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On 17 March 2010, Tax Laws Amendment (Transfer of Provisions) Bill 2010 was introduced into the House of Representatives. The following is extracted from the Explanatory Memorandum.

The Bill rewrites provisions from the ITAA 1936 into the ITAA 1997 and the Taxation Administration Act 1953. The rewritten provisions are:

  • Part VI (collection and recovery provisions);
  • Schedule 2C (commercial debt forgiveness);
  • Schedule 2E (luxury car leases);
  • Schedule 2G (farm management deposits); and
  • Schedule 2J (general insurance).

The rewritten provisions generally make no policy changes. However, they include the drafting changes needed to conform to the legislative approach used in the ITAA Act 1997, to simplify expression, and to remove any ambiguity.

The rewrites generally apply to the 2010-11 and later income years.

In media release No 2010/045, issued on 17 March 2010, the Assistant Treasurer, Senator Nick Sherry, announced new measures in the Bill to assist in the crackdown on "phoenix" activity by expanding and reforming the use of "security deposits" and significantly increasing penalties for failing to comply with the requirement to provide a security deposit.

Security deposits are payments, similar to a bond, that are required to be paid by a taxpayer at the direction of the Tax Commissioner in relation to an existing or future tax liability. Alternatively, the Commissioner may accept security in another form like a mortgage over property or a guarantee. Refusal to provide a security deposit is a criminal offence.

These changes have been introduced by the Bill as part of the rewrite of Part VI of ITAA 1936 into the Taxation Administration Act 1953.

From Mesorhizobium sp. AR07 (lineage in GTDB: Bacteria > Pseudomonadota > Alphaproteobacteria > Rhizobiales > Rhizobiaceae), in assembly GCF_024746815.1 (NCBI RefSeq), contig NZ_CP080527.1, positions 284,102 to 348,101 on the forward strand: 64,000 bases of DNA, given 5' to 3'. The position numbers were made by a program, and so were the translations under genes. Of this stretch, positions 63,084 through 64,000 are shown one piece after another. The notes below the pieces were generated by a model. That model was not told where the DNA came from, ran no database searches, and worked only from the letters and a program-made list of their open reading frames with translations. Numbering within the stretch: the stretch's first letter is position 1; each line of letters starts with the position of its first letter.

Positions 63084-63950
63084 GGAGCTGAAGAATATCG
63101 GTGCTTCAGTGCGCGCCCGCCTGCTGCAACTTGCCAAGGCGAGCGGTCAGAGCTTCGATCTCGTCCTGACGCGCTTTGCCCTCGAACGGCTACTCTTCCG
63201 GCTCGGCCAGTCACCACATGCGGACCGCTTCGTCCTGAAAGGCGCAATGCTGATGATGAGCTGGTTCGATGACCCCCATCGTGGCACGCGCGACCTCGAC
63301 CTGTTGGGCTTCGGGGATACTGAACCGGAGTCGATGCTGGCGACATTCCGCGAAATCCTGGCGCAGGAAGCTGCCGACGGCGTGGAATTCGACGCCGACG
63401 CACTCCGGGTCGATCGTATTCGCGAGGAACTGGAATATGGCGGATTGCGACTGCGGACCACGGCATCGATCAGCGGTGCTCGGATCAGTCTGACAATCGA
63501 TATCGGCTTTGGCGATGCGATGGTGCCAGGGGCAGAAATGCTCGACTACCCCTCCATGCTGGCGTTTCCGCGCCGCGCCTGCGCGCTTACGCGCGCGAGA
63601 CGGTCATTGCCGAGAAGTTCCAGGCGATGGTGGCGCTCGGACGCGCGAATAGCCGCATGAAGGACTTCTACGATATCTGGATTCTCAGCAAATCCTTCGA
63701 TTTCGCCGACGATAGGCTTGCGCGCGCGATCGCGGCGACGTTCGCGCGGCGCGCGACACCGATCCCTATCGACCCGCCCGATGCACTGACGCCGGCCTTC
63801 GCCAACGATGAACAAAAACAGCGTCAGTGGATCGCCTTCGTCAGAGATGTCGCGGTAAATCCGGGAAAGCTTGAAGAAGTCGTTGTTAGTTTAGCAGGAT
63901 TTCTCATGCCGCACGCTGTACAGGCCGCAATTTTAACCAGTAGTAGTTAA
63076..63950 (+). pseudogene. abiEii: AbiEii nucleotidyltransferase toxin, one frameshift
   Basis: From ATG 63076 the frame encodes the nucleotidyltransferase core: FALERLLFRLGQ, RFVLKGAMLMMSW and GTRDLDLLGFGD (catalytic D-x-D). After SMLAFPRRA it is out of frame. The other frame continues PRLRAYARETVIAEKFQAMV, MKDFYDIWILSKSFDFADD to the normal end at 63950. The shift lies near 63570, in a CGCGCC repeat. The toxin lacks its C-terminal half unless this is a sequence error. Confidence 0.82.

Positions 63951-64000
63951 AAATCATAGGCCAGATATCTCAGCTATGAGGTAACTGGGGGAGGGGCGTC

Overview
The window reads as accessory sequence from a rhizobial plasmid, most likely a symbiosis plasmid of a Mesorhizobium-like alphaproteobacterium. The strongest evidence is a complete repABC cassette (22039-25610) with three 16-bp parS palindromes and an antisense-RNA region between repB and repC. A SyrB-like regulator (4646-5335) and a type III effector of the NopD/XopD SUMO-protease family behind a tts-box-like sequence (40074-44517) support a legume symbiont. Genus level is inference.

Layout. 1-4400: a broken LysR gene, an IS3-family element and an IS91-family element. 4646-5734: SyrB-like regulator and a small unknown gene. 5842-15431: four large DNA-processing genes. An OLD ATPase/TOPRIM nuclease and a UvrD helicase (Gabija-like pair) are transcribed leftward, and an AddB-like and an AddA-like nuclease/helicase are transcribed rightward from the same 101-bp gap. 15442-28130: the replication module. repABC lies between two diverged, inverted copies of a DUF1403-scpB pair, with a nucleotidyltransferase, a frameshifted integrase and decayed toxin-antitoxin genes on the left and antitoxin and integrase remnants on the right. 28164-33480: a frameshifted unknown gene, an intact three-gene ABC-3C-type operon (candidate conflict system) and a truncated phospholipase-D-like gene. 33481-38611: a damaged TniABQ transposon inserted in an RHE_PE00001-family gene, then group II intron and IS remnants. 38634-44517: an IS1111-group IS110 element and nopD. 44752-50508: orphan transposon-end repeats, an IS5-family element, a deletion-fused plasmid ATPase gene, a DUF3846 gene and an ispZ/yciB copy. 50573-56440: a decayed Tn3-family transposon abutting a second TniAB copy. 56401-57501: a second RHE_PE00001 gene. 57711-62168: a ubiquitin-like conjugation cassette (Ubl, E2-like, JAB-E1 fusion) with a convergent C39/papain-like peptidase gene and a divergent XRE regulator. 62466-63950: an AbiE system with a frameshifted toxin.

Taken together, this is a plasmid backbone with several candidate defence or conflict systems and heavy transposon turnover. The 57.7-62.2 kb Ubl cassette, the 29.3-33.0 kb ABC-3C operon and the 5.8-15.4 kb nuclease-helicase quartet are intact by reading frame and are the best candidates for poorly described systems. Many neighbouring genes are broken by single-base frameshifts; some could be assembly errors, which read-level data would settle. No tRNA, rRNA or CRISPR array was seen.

In addition to boosting the ability to crackdown on phoenix activity, the updated provisions also apply to situations such as:

  • where a taxpayer plans to temporarily carry on an enterprise in Australia and leave without returning;
  • where the taxpayer has a history of non-compliance (including by defaulting on their tax liabilities);
  • where the directors of a corporate taxpayer have a history of non-compliance; and
  • where the Commissioner is granting a taxpayer the benefit of a payment arrangement.

The Assistant Treasurer also said that the penalty for non-compliance with a requirement to provide security has also been significantly increased for individuals from 20 penalty units ($2,200) to 100 penalty units ($11,000), and for companies from 100 penalty units ($11,000) to 500 penalty units ($55,000).

In media release No 2010/046, issued on 17 March 2010, the Assistant Treasurer commented on the introduction of the Bill and said that it brings Australia a step closer to having a single Income Tax Assessment Act.


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